Last year, through my involvement with a local community group, I had the opportunity to tour a few of the technology start-up companies that have sprung up in our city. Indeed, there is a thriving culture of tech start-ups here in the heartland of the Midwest, with many of them enjoying a national and international presence.
As I walked through the different workspaces, I began to notice some not-so-subtle differences between the world of technology innovation and the education world, where I have spent my professional life.
One of the most obvious things I noticed was the actual workspace, including office furnishings. There were very few walls, and where there were walls, they were typically made of glass. Instead of desks placed in a row of offices or closed cubicles, they were somewhat scattered about in a large, open space, with cords and monitors sitting precariously close to the edge of the desk.
There were large white boards located in many of the gathering spaces, and one location had a band of white glass that spanned the space, serving as the “idea board”. There were also spaces that were identified as problem-solving areas, where a person or group could pose a problem, and others could stop by and casually offer suggestions, ideas, and feedback. This didn’t seem to require a scheduled meeting, and we were told by one of our hosts that when there was a specific need, people gathered for about 10-15 minutes for a power session around problem-solving, then went back to their work.
By education-world standards, these workspaces seemed very “loose,” yet clearly there was a high degree of productivity. I could also sense a very different way of approaching things such as creativity, critical thinking, and problem solving.
Then it hit me. As educators, we’re asked to prepare our students to be “college and career ready,” meaning they will need to know how to exist in this type of space. Yet the very training we are providing is still largely conducted in the world of square boxes – our traditional classroom spaces.
Our thinking about education is also largely bound to the “square box” way of thinking, and as educators, we’re quite good at that world. We know the acronyms, understand the learning needs, can adjust to the behaviors, and are experts in our subject matter.
So how do we bridge the divide between a world that prepares students for the innovative jobs we’ve barely heard about or seen when we rarely interact with that world on a professional level?
Many school districts have developed partnerships with the world of innovation, and students are allowed to have some fabulous learning opportunities as they interact directly with those who are living and working in that environment every day. But those partnerships do very little in terms of helping administrators and teachers catch a wide vision of what the innovation space is all about.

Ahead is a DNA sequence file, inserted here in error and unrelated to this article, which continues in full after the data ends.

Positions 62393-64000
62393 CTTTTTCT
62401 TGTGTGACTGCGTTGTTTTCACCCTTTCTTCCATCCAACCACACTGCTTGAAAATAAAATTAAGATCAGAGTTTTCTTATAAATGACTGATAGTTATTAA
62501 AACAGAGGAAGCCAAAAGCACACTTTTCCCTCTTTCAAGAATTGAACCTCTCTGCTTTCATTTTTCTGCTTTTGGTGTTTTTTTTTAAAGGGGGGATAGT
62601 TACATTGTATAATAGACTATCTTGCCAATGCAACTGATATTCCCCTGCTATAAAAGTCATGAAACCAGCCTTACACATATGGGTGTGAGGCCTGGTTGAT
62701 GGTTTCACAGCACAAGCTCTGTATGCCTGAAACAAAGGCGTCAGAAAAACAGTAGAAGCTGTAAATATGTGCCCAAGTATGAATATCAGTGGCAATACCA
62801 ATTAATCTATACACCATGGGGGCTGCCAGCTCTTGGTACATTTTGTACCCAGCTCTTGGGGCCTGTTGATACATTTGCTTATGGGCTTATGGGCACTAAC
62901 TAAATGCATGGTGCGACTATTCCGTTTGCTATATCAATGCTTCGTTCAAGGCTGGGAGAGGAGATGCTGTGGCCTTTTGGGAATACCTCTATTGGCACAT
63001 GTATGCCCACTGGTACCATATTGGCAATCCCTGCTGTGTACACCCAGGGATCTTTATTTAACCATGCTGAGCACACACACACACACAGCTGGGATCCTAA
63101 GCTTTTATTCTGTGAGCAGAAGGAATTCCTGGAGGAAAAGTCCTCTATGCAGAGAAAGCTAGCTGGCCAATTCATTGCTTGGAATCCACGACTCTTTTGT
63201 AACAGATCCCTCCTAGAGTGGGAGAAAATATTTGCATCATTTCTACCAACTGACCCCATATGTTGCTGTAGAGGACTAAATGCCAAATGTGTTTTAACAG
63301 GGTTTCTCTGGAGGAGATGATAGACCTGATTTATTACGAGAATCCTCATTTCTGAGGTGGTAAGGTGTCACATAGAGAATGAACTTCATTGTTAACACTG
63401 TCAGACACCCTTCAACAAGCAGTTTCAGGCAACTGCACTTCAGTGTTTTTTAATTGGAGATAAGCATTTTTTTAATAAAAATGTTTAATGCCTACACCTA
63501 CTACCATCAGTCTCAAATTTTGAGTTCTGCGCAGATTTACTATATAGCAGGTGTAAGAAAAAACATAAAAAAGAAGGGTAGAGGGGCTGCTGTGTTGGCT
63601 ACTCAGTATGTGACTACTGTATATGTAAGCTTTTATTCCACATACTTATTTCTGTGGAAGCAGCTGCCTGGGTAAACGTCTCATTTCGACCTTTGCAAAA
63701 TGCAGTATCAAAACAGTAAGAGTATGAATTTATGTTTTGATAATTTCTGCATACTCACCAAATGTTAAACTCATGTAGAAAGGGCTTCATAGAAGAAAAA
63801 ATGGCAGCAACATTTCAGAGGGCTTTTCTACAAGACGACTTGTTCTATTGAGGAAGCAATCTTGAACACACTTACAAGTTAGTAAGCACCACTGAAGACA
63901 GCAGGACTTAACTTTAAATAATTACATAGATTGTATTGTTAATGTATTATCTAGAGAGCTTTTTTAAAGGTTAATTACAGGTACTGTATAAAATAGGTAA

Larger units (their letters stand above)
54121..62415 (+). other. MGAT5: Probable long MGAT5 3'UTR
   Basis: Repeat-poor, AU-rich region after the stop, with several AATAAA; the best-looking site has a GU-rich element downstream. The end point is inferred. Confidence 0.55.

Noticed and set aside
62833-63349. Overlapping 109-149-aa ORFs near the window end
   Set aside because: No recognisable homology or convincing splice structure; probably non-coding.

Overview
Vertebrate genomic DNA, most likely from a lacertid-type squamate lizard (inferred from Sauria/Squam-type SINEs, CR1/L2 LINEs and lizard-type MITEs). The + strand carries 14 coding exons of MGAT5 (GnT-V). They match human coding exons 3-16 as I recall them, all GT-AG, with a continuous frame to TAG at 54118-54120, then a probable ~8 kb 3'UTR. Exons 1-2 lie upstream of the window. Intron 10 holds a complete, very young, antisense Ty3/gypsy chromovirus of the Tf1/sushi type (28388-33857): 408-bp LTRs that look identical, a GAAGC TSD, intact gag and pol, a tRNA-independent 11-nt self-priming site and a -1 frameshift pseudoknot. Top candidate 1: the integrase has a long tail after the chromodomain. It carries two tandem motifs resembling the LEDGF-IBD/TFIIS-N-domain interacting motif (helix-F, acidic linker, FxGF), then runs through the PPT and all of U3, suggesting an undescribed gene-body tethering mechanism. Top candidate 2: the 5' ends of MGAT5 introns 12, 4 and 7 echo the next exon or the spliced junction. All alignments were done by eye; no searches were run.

I wrestled with the best approach to bridge the divide for a while, and then decided the only real way to think differently as an educator was to bring a group together from the innovation space and from the educational space and see what might emerge.
I gathered some folks from my education world who knew some people in technology and innovation and invited them to a meeting. We had a very brief agenda and no clear purpose, except to maybe help us think differently and better as we were launching a major district technology initiative. From this idea, the Tech Tank group was formed.
Our group is still in the early phase of development, and with each meeting we add a few new faces. In the beginning, I told people we didn’t want money, devices, or formalized commitments. Rather, we wanted to be together around some different topics so we could hear their thinking on any number of topics. In turn, we could translate some of that information to help us do things better in our classrooms across the district.
As time has gone by, we have found different areas where our thought partners are eager to do more and have a specific area of focus. They have also enjoyed touring the spaces of different companies, as we meet at a different location each time. The networking has come naturally, and make no mistake – there are some very strong ideas and opinions that don’t always match up – which has made for some lively, and very healthy debates along the way.
Thankfully, we have jumped completely over some of the things that can be hotly debated – choice of devices, to code or not to code – and have moved to larger possibilities – developing collaborative maker spaces, finding ways to help teachers see innovation spaces throughout the city, and giving kids new opportunities to create and innovate in our schools.
Tech Tank is very much a work in progress, but the possibility of impacting the way we do business as a school district continues to emerge with each meeting. We’ve joined together in a collective effort to share our worlds so we can ultimately think differently around what it really means to prepare our students within the education space. With our efforts, perhaps one day our students will successfully occupy the innovation space.